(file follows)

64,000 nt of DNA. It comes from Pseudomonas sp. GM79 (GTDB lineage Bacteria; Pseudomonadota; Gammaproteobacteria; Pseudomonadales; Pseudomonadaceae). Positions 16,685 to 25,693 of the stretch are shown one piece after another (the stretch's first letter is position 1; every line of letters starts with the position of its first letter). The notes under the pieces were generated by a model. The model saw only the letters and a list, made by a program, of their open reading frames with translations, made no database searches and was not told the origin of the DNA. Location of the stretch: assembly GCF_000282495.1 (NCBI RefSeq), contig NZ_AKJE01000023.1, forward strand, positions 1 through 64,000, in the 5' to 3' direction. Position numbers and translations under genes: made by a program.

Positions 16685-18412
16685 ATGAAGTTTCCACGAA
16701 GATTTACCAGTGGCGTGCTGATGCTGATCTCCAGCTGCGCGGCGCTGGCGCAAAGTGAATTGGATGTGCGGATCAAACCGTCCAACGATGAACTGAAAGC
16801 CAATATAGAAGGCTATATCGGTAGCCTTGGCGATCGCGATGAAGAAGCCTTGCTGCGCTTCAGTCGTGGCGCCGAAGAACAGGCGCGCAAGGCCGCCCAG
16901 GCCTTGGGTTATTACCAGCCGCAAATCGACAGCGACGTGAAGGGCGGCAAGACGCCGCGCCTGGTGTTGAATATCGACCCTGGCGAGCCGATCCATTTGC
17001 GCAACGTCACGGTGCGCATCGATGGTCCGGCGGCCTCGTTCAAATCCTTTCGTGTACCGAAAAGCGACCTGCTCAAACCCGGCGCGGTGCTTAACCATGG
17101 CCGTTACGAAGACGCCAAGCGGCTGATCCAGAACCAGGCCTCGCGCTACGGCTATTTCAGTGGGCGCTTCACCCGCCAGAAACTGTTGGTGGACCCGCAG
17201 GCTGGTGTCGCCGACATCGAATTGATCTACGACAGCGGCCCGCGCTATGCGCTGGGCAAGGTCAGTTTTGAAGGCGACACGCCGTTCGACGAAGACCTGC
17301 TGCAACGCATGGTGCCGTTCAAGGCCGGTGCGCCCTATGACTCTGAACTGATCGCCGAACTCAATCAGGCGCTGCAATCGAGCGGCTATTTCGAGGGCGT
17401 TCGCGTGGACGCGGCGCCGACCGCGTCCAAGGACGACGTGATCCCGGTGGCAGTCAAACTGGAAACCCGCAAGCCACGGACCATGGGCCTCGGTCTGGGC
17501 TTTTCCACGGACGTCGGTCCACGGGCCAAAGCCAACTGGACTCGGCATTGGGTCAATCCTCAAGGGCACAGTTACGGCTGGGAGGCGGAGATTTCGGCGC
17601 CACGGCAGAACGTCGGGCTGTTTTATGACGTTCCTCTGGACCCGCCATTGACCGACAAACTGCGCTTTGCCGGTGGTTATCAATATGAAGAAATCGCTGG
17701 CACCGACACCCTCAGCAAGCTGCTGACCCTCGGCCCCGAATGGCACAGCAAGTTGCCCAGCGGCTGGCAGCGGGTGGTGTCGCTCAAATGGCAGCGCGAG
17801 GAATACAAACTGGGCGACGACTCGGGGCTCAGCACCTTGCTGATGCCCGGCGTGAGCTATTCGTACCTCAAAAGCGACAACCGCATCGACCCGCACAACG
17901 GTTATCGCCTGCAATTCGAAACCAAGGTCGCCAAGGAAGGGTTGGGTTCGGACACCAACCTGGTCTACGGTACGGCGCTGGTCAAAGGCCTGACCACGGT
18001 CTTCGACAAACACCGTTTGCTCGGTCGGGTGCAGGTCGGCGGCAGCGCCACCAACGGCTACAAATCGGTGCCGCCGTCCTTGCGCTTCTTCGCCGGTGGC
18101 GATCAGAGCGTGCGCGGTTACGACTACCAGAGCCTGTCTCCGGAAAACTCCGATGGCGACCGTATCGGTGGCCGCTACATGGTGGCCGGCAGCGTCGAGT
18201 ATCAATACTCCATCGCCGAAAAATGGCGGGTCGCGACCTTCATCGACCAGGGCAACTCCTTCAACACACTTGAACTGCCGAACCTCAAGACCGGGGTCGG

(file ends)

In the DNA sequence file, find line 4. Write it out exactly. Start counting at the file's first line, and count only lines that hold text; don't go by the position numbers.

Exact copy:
16701 GATTTACCAGTGGCGTGCTGATGCTGATCTCCAGCTGCGCGGCGCTGGCGCAAAGTGAATTGGATGTGCGGATCAAACCGTCCAACGATGAACTGAAAGC